It's somewhat strange to me that a with Bush's approval ratings tanking once again, the White House has decided that the right way to deal with the problem is for Bush to make a televised speech.
It could, of course, be a sign of desperation, but I've given up interpreting this administration's actions as desperation, since the Bush folk always seem to bounce back. Unfortunately, I can't come up with anything better. So for now I'm just baffled.
One of the wierdest aspects of Bush's sort-of victory over Al Gore in 2000 was that Bush seemed to fit so perfectly in the role of the likable candidate, opposite the weird caricature of Gore that the Republicans (with subsantial help from print reporters and commentators) were able to turn into common currency.
What's odd about this is that Bush is amazingly unlikable and churlish on television. As a Bush opponent (though being an R-Lib at the time I had to think a little while about who really was the bigger fuckhead) I was immune to the whole "guy to have a beer with" aspect of the Bush campaign. Even at the time it was a little hard for me to understand how such large numbers of people could find Bush likable on television (I found him childish and annoying.)
In fact, the more I watch Bush, the more I realize the sublime genius of the Gore caricature, presumably engineered by Rove. The Gore caricature is Bush. Thinking about this will hurt your head. But recall if you will (if you need it, the archives of the Daily Howler have the whole story) what it was we were supposed to hate so much about Gore during the 2000 campaign. Gore the liar. Gore the exaggerator. Gore the man who needs personality consultants to tell him how to wear his hair, what color it ought to be, etc. Gore who wears too much makeup (seriously, what's up with Bush's makeup in those Oval Office speeches?) Bush exudes this stuff in waves whenever he appears on TV.
Above all, though, it's the schoolmarmishness, the condescencion, the pedantry that jumps out at me when Bush speaks - all characteristics, of course, attributed to Gore in 2000. Bush talks to Americans as if we were a nation of five-year-olds who just don't understand why daddy has to do certain things that we don't like. I half-expect Bush to tell us we'll understand when we're older why he had to lie about why and how he was going to invade Iraq.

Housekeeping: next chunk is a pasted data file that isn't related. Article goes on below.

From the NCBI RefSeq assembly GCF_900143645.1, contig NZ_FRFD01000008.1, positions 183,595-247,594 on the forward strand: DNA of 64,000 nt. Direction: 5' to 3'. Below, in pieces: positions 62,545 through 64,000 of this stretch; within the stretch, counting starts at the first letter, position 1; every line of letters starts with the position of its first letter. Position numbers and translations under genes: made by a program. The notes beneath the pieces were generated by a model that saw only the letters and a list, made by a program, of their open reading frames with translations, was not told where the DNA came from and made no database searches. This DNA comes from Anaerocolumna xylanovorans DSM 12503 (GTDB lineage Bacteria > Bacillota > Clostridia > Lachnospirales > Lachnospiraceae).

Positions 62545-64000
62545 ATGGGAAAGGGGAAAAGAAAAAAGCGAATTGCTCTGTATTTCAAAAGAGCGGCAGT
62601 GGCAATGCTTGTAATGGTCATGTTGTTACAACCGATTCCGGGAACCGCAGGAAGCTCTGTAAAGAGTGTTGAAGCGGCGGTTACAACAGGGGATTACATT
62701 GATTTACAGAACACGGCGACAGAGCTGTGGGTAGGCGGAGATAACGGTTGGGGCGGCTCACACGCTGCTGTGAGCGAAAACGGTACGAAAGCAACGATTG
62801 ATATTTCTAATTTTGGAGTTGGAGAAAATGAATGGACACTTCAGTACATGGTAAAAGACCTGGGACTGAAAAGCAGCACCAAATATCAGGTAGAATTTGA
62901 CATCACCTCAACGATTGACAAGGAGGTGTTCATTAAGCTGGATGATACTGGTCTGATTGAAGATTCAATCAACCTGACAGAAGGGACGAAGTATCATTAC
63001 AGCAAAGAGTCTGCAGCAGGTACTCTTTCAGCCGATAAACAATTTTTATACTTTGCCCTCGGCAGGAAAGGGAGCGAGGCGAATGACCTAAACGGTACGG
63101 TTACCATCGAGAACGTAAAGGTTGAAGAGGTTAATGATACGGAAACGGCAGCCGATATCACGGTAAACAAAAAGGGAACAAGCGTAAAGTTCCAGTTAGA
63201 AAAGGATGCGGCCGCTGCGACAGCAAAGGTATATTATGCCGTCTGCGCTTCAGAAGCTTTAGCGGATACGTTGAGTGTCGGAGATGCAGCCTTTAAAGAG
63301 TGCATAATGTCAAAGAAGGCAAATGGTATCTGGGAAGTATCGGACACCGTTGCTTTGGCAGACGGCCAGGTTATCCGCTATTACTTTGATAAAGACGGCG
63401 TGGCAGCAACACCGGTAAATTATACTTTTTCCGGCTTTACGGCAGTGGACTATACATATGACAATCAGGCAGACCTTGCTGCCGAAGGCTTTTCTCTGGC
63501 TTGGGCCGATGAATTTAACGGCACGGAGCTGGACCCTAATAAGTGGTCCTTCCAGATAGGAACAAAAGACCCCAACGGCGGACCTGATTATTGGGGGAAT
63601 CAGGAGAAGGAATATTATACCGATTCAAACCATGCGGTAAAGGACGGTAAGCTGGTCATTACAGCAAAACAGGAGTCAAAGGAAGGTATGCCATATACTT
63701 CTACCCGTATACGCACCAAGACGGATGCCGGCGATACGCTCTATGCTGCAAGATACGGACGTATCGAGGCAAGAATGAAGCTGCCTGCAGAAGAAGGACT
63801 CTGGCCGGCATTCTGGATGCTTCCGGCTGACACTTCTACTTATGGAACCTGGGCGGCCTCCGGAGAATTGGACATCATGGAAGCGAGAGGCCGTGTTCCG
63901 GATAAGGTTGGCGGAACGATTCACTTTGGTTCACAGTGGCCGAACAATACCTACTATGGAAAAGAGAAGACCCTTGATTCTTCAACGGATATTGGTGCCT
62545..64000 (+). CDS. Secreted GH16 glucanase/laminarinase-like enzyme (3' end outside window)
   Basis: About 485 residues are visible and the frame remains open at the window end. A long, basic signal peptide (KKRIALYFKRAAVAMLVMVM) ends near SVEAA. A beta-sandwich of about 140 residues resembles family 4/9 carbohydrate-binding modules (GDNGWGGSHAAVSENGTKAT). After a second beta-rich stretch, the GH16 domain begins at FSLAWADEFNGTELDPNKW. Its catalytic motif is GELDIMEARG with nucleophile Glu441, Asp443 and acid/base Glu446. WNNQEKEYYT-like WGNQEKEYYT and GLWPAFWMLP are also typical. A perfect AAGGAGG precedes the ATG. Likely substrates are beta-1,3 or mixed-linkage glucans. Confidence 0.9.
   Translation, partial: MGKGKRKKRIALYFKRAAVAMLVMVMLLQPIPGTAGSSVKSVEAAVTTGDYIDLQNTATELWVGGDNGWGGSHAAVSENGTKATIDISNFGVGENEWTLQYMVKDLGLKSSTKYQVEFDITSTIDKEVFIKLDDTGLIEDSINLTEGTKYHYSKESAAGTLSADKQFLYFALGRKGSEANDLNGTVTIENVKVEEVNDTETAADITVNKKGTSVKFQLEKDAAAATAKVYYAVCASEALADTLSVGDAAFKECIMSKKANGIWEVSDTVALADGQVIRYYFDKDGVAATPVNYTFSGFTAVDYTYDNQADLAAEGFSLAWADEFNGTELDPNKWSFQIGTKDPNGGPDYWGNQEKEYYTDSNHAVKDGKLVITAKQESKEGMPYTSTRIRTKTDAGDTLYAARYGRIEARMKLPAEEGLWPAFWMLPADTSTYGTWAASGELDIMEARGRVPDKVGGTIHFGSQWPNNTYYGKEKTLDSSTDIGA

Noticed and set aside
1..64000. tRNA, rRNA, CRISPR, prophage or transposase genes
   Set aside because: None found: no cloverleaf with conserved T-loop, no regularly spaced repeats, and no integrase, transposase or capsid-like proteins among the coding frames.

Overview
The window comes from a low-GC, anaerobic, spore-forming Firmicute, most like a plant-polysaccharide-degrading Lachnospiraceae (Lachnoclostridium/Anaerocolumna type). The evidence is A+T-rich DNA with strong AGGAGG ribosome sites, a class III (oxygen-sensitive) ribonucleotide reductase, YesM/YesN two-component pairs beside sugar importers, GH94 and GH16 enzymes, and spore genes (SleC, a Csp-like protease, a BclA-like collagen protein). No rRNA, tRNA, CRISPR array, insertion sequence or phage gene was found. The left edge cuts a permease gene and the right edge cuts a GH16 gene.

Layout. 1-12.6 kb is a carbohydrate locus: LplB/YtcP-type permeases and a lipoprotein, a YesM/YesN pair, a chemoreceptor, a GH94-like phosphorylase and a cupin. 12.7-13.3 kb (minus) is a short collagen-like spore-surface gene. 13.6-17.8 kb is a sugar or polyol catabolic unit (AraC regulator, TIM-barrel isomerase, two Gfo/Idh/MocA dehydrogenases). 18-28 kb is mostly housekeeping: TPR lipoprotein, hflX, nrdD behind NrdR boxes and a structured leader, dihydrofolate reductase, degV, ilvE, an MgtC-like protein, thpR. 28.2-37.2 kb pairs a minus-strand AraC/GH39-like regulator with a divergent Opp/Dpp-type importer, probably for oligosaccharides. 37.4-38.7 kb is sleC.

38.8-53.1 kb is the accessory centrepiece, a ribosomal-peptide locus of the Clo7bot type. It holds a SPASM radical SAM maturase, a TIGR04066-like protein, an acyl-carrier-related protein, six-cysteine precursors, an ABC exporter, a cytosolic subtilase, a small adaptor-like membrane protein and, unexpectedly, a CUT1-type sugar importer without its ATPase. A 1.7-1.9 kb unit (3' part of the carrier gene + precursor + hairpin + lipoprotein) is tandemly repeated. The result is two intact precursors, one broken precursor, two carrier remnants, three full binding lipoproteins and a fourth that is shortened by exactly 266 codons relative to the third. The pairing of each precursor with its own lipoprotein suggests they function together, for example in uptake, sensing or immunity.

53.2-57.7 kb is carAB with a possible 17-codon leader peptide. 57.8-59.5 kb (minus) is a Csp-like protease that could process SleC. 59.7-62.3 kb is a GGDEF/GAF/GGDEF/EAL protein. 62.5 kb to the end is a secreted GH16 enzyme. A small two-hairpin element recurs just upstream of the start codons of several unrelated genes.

So to my mind it's unlikely almost to the point of impossibility that this speech - in and of itself - is going to do anything for Bush. First of all, Bush's least popular policy position, the Social Security phaseout, is not even being addressed. Second, the White House has already said publicly that Bush is not considering any policy changes with regard to Iraq, which is baffling from the center-left talking head perpective (who still think we are in Iraq to promote Democracy), but makes a lot of sense from my perspective, since from the very beginning I have believed that Bush intends to keep a substantial American military presence in Iraq indefinitely, and that this was in fact the primary war aim.
[Once again I succumb here in brackets to the desire to point out that when you are working with a model that makes sense, there is usually no reason, even over a fairly long time, to change the model to fit the facts. Which is why my explanation for the US invasion of Iraq has not needed to undergo the same semiannual tune-up as those of more mainstream commentators.]
Thus Bush is not addressing his least popular policy position, and in the case of the unpopular policy position he is addressing, he's going to basically reiterate the same unpopular policy he's been pursuing. So the only thing that could possibly bouy Bush here is if he were somehow to come off as charming and affable, which is and always has been a fictional part of his TV persona. Bush is not capable of a televised charm offensive.
So what's the angle? Rove, presumably, knows all of this. I have to wonder if this appearance is something of a rope-a-dope, hoping to get some prominent Democrats to step forward and attack Bush in some sort of intemperate way, to give the Bush attack machine some sort of target to shoot at.
It's a thin theory, I recognize. But I can't think of anything that makes sense. So for now, that's my story and I'm sticking to it.